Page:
The Class of 2015 Has More Student Loan Debt Than Any Class in History — Again (Sigh)
If you're set graduating from college this year, congratulations! And also, I hate to have to be the one to tell you that the Class of 2015 has the most student loan debt in history. Like I said, I'm really sorry. But on the bright side, the Class of 2014 was the most indebted college class in history last year, so if that pattern continues, the 2016 kids will take the title from you eventually. Of course, that still doesn't mean your actual student loan debt will go down, but never mind that!
According to government data published by Edvisors.com, a website that provides resources for students looking to finance their education, the average graduate in 2015 will have about $35,000 in student loan debt — which is more than double what it was in the late nineties. Average student loan debt in 1998? $15,000. Even taking inflation into account, that's a huge increase.
It's especially a lot of money when you consider that the average starting salary for the class of 2014 was about $48,000 a year, according to the National Association of Colleges and Employers. So $35,000 is a lot of debt to be saddled with when you're still just starting out in the job market, and once interest starts kicking in, things could out of control fast.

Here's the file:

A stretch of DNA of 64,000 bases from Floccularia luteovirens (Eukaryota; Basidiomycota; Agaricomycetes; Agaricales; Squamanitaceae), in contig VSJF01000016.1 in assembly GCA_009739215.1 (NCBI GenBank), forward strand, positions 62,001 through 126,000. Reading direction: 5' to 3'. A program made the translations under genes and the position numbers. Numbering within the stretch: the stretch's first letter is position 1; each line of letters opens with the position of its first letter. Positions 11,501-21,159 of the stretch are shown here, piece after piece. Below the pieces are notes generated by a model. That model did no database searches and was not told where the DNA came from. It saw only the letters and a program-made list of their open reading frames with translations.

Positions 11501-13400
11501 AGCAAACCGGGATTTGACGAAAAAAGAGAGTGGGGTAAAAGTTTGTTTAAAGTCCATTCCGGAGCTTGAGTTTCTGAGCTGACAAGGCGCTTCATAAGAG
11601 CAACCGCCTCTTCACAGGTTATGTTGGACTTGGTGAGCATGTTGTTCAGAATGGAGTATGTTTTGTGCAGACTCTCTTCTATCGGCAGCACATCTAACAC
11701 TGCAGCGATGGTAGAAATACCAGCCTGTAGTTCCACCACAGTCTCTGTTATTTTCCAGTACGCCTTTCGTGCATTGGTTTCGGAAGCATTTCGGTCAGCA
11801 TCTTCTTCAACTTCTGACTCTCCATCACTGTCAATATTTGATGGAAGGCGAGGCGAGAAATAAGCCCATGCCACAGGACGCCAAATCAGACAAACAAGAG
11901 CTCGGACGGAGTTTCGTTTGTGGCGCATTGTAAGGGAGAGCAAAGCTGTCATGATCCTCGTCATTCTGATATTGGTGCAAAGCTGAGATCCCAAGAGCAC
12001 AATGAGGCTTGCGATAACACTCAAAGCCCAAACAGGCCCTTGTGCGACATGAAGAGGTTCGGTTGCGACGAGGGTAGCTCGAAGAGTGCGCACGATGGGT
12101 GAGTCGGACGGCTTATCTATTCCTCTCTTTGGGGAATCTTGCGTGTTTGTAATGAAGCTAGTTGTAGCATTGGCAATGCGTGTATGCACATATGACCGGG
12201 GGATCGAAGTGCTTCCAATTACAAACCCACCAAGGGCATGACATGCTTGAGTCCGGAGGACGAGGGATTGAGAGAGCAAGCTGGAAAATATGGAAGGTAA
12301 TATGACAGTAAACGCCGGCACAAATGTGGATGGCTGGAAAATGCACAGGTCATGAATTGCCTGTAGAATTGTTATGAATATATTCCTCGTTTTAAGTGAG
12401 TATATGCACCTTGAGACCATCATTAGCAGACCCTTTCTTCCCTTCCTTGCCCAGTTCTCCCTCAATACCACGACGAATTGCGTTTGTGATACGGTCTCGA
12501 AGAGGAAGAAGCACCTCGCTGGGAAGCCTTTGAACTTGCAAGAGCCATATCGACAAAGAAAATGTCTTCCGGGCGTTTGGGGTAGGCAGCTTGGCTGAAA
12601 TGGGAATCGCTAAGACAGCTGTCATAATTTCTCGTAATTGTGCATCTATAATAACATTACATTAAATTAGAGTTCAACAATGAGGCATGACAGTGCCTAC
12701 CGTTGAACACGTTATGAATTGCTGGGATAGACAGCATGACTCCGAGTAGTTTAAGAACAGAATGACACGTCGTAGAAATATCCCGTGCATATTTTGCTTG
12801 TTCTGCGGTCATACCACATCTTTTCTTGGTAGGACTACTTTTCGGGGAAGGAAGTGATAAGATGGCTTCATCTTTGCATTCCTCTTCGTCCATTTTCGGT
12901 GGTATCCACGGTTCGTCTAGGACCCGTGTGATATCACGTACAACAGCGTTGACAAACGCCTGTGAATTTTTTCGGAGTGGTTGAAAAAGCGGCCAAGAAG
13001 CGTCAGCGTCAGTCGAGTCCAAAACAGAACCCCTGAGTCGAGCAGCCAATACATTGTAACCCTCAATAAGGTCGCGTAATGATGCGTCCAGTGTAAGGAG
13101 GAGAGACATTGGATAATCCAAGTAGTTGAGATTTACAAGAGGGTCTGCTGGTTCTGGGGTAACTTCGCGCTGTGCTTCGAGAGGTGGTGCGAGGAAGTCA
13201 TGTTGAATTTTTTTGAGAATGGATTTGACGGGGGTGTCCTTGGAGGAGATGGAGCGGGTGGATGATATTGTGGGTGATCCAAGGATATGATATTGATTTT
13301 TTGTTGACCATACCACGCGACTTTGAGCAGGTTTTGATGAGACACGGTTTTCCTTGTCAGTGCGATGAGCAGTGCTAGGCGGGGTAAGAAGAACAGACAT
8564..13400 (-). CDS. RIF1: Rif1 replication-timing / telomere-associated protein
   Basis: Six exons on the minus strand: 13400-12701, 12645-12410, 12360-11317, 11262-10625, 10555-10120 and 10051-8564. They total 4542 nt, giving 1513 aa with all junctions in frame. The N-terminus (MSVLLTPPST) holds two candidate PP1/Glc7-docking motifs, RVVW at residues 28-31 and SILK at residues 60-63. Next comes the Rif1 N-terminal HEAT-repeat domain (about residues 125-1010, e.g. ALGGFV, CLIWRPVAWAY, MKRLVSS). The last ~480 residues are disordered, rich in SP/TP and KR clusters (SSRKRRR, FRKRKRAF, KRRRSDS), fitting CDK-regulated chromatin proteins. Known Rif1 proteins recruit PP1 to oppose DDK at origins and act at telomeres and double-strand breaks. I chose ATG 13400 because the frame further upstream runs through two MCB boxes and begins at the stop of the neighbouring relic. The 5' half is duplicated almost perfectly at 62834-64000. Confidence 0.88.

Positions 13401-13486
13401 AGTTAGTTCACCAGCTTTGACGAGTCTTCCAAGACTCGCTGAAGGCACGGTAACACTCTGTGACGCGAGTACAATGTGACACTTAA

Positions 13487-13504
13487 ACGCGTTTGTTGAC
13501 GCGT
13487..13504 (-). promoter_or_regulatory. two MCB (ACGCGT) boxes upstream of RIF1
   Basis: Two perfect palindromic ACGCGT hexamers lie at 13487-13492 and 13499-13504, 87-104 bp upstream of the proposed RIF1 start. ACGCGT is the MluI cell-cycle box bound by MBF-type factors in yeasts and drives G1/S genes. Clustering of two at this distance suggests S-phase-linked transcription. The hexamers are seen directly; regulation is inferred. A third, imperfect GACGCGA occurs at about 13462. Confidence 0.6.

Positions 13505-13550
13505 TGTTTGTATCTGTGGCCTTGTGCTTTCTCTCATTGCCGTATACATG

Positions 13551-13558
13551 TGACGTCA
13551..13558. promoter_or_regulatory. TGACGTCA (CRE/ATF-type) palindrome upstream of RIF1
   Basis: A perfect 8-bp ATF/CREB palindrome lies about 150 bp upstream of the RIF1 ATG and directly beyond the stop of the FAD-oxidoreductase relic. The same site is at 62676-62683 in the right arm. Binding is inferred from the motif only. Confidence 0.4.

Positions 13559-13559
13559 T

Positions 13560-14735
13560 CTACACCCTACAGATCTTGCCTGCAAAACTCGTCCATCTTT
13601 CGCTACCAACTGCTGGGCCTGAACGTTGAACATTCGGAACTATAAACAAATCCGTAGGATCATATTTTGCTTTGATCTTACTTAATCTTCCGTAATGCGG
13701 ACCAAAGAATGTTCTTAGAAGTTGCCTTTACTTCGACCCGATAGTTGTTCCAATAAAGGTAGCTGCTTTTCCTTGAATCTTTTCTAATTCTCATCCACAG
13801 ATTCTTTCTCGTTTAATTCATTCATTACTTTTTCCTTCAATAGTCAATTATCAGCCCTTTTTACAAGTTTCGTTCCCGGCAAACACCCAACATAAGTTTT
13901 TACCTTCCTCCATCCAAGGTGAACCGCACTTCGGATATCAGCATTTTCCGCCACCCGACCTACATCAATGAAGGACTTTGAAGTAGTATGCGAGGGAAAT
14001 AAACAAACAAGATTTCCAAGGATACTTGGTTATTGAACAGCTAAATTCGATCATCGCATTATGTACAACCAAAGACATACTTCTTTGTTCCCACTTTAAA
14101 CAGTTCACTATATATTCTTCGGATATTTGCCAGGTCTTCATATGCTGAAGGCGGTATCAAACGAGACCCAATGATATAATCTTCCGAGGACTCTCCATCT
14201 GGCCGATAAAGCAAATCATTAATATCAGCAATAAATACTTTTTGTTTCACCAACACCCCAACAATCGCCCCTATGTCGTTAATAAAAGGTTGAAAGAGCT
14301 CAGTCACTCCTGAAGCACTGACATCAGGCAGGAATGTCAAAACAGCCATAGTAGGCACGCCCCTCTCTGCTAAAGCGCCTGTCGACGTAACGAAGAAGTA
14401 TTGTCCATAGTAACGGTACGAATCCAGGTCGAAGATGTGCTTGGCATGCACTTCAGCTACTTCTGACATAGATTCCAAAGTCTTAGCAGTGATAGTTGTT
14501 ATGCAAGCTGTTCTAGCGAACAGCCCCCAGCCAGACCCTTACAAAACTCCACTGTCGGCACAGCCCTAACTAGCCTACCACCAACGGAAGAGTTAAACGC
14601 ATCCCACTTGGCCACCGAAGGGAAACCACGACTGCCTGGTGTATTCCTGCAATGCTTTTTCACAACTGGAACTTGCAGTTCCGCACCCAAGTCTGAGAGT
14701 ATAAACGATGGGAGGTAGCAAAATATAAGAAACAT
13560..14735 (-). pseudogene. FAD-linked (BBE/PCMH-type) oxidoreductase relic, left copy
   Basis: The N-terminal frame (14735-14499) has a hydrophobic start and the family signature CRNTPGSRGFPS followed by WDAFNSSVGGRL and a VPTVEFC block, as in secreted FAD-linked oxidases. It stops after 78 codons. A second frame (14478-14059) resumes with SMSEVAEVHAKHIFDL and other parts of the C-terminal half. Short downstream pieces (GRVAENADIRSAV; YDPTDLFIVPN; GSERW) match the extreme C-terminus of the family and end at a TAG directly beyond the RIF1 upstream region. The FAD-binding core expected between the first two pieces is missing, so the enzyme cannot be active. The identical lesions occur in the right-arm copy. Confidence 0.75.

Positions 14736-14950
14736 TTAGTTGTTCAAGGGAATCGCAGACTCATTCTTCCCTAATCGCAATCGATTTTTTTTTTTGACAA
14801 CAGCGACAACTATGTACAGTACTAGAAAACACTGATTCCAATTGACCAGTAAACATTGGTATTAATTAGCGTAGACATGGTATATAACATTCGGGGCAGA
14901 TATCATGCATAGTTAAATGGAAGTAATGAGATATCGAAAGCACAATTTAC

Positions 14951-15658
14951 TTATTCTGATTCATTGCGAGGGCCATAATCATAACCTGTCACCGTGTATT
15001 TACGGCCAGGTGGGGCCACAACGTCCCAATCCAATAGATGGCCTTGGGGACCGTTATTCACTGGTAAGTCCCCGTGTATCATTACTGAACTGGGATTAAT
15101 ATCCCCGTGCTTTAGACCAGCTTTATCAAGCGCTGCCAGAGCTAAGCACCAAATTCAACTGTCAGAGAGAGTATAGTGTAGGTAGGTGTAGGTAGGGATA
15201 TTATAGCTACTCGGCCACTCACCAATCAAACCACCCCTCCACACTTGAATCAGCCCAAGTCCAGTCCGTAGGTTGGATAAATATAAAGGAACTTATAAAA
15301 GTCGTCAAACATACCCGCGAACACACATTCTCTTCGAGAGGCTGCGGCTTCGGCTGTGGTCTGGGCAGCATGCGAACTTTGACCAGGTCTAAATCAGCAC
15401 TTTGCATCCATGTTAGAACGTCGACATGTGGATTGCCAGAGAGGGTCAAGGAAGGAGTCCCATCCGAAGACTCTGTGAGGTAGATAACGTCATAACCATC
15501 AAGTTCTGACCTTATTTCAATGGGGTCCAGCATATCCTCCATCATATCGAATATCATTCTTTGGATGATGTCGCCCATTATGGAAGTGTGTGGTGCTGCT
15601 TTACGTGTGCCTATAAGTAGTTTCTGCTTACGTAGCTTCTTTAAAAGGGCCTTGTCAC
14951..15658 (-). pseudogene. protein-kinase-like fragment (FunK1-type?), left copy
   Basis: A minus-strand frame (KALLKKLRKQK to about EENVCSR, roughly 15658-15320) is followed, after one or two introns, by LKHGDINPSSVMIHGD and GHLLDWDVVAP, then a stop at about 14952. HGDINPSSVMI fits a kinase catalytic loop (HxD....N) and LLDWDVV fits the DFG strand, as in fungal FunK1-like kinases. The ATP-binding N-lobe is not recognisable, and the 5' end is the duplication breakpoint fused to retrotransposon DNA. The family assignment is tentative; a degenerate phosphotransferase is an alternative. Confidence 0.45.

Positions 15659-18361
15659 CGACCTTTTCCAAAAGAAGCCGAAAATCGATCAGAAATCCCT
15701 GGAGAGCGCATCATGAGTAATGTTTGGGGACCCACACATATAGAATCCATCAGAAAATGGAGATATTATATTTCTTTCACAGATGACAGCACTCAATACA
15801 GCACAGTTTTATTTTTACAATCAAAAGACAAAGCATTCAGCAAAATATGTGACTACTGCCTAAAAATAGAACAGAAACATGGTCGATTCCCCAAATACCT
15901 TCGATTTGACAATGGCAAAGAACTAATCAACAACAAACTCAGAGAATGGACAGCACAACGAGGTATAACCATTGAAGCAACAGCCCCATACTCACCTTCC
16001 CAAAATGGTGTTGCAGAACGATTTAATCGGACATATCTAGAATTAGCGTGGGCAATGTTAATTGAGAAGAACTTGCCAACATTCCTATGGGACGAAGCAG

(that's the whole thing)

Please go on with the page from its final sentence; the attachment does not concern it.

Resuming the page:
Really, it's no wonder student loans are bad for your health.
Plus, not only is the total amount of student loan debt up, but the number of students taking out loans has also increased dramatically. Ten years ago, about 64 percent of bachelor's degree recipients had student loan debt when they graduated. In the early 1990s it was less than half. Today, the number is 71 percent.
Overall, the numbers suggest that college is still, in most cases, a good investment. College graduates still make more on average in every field than the average high school graduate with the same amount of experience. But that doesn't mean that having so much student loan debt is good for people, or for our society. Not only is the stress of student loans bad for a person's health but can also affect their personal life choices, such as when to have children — or whether you can afford kids at all. It can discourage people from taking other risks like starting their own business or from buying a house or a car. It's just not good for anyone.
Except, I guess, whoever's cashing in on all that interest.
And yet student loan debt is not going anywhere. The amount of debt and the number of graduates in debt has only been increasing and shows no signs of slowing down anytime soon. So Class of 2015, I'm not going to lie, you're not in great shape. But you at least can take comfort in the schadenfreude of the future class of 2016. Boy, those guys are screwed.